What to eat during winter: Your essential diet for the season
We observe a drastic change in our food preferences, metabolism, and even energy levels during winter. With falling temperatures, our cravings for food also increase. However, no season justifies unhealthy eating habits, and we must maintain a balance in what we consume. Irrespective of the season, we should make a proper meal plan to fulfill our nutritional needs.
Eat food that makes you feel warm
A bowl of hot soup with chicken broth and some vegetables will leave us rejuvenated. Consuming root vegetables like beets, carrots, and turnips (either boiled, raw, or roasted) can give us added benefits as they are full of vitamins A and C, potassium, and high levels of beta-carotene.
For those who love coffee, there is some good news too as coffee is believed to increase metabolism, and thus raise body temperature.
Meat should be a major part of the diet as it not only raises body temperature but also serves as an excellent source of iron, zinc, and protein. People with low iron content may have cold hands and feet, and tire easily. Red meat, such as beef, lamb, and mutton, is a good source of iron — an important mineral to help carry oxygen throughout our body.
Spices are a great way to maintain thermogenesis. Some of the superstars are ginger, cumin, pepper, sesame, and cinnamon.
Honey, as stand-alone or added-in in food items, will also help during winter as they are traditionally known as a cure for cough and cold. One note of caution, children can start having honey only after they turn one.
Almonds, cashews, and walnuts are a source of good fats and also help in regulating body temperature.
Consume food rich in vitamins and mineral
Vitamin C plays an important role in boosting the immune system, which is likely to be weakened in winter. Vitamins are also essential for maintaining the health of our skin and the level of antioxidants.
Many people experience increased anxiety and depression during winter. To fight those seasonal bouts, one must increase the consumption of food rich in vitamin D like mushrooms, hilsa fish, egg yolk, fortified cereals, milk, and red meat.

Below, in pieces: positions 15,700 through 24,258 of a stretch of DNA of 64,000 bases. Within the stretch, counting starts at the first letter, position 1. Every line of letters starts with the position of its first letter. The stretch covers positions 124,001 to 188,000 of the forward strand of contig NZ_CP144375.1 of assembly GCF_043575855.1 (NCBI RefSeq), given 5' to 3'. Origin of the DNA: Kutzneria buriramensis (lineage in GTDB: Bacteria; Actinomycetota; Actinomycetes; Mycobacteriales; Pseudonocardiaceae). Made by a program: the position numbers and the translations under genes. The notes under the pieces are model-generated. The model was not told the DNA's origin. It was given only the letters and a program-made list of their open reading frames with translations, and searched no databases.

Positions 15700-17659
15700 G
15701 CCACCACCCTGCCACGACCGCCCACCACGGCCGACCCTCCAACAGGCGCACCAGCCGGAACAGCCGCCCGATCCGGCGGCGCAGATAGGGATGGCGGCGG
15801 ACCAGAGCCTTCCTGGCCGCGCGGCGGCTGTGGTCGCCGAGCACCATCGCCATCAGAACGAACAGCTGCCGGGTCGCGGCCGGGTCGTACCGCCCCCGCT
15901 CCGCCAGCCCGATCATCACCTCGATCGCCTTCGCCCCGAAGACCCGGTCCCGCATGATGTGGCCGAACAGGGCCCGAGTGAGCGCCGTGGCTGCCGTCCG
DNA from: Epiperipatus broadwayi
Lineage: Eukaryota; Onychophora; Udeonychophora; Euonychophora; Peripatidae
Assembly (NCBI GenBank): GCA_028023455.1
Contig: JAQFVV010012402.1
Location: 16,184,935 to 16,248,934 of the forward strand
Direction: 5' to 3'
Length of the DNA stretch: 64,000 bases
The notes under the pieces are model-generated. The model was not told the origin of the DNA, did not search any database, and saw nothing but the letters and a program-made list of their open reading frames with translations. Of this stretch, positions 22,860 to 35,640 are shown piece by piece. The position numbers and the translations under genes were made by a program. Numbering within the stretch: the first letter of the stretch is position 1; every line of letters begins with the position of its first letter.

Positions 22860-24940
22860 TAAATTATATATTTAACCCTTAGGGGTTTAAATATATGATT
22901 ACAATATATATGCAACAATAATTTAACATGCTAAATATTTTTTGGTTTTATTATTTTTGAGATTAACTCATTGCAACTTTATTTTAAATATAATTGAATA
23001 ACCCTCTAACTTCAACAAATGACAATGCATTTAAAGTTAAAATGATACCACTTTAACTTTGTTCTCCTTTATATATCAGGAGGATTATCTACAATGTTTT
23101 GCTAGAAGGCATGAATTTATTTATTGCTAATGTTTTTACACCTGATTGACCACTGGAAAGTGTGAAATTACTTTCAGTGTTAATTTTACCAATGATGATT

Oatmeal is high in zinc (important for proper immune function) and soluble fibre (associated with cardiac health). Oats make us feel full and are a great source of whole grains and fibres, which can improve our cholesterol levels.
Spinach, legumes, pumpkin seeds, broccoli, and tofu are good sources of iron. Eggs have a good amount of high-quality protein, selenium, zinc, iron, copper, and vitamin D, B6, and B12.
Fish are rich sources of omega-3 fatty acids, protein, and vitamin D. All are needed to protect us from the harshness of winter. Edible flowers like broccoli and cauliflower pack a lot of vitamin C, which enhances immune functions.
Dairy products such as yoghurt, cheese, etc. pack a lot of vitamins B12 and A, proteins, and calcium, which boost a person's health. Drinking warm milk frequently will help you avoid falling ill.
Don't forget fruits in your diet
Fruits that are locally grown during this season are highly beneficial.
Citrus fruits, oranges, guava, mango, lemon, and kiwi are rich in vitamin C, as are broccoli, bell peppers, strawberries, and sweet potato.
Bananas being a good source of magnesium, are important for your thyroid and adrenal glands to function properly. These glands help regulate body temperature. Figs, dates, and olives are also good options.
And lastly, WATER!
A simple way to help your body stay warm this winter is to drink water. Water keeps our body functioning at its best and helps regulate our internal temperature. Dehydration causes our core temperature to drop, which may lead to hypothermia. As we get less thirsty, we are used to taking less water during this season.
What to avoid
People often feel tired and experience mood swings because the serotonin (hormone responsible for making us feel good and happy) level drops in winter, which makes our body crave more carbohydrates. Emotional eating is also common at this time of the year. No matter what, avoid grabbing those sugary and processed snacks, which can drag down our mood over time.